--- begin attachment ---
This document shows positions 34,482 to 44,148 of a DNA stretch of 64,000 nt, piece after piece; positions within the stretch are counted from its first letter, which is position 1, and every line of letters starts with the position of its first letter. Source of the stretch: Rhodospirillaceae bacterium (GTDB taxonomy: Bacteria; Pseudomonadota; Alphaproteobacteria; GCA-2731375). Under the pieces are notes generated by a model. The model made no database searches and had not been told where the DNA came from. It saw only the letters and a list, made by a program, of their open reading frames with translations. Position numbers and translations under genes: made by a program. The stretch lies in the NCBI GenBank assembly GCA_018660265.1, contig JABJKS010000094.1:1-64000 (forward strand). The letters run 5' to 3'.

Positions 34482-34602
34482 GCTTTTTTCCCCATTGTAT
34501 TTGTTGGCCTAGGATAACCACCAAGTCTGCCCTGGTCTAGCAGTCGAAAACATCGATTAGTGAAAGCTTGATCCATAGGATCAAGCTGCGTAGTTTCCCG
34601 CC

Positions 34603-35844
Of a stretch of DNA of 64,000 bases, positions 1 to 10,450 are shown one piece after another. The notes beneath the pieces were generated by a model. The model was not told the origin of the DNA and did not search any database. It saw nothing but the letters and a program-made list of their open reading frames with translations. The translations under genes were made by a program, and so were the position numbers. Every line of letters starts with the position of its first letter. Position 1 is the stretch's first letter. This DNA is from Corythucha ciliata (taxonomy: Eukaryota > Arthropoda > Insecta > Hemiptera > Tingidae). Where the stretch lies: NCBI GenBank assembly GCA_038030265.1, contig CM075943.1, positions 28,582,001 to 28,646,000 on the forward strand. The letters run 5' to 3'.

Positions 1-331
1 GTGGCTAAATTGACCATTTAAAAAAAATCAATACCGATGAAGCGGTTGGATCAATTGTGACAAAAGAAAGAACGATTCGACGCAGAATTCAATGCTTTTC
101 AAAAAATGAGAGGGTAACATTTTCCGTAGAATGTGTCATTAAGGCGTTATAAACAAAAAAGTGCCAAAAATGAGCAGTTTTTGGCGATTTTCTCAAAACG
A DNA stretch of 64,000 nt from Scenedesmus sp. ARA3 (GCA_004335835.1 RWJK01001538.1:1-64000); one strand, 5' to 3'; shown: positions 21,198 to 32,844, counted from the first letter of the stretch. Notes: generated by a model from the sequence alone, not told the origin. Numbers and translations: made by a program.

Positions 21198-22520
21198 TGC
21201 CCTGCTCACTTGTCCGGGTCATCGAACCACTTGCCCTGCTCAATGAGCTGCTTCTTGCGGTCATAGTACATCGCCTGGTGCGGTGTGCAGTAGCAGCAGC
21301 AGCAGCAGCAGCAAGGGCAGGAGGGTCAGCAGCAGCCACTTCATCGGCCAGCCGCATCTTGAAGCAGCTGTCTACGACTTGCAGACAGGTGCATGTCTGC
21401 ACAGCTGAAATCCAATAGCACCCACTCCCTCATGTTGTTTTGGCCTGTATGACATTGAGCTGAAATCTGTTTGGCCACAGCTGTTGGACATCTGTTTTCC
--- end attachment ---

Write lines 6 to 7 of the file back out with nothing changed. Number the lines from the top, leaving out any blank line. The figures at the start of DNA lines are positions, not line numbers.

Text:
Positions 34603-35844
Of a stretch of DNA of 64,000 bases, positions 1 to 10,450 are shown one piece after another. The notes beneath the pieces were generated by a model. The model was not told the origin of the DNA and did not search any database. It saw nothing but the letters and a program-made list of their open reading frames with translations. The translations under genes were made by a program, and so were the position numbers. Every line of letters starts with the position of its first letter. Position 1 is the stretch's first letter. This DNA is from Corythucha ciliata (taxonomy: Eukaryota > Arthropoda > Insecta > Hemiptera > Tingidae). Where the stretch lies: NCBI GenBank assembly GCA_038030265.1, contig CM075943.1, positions 28,582,001 to 28,646,000 on the forward strand. The letters run 5' to 3'.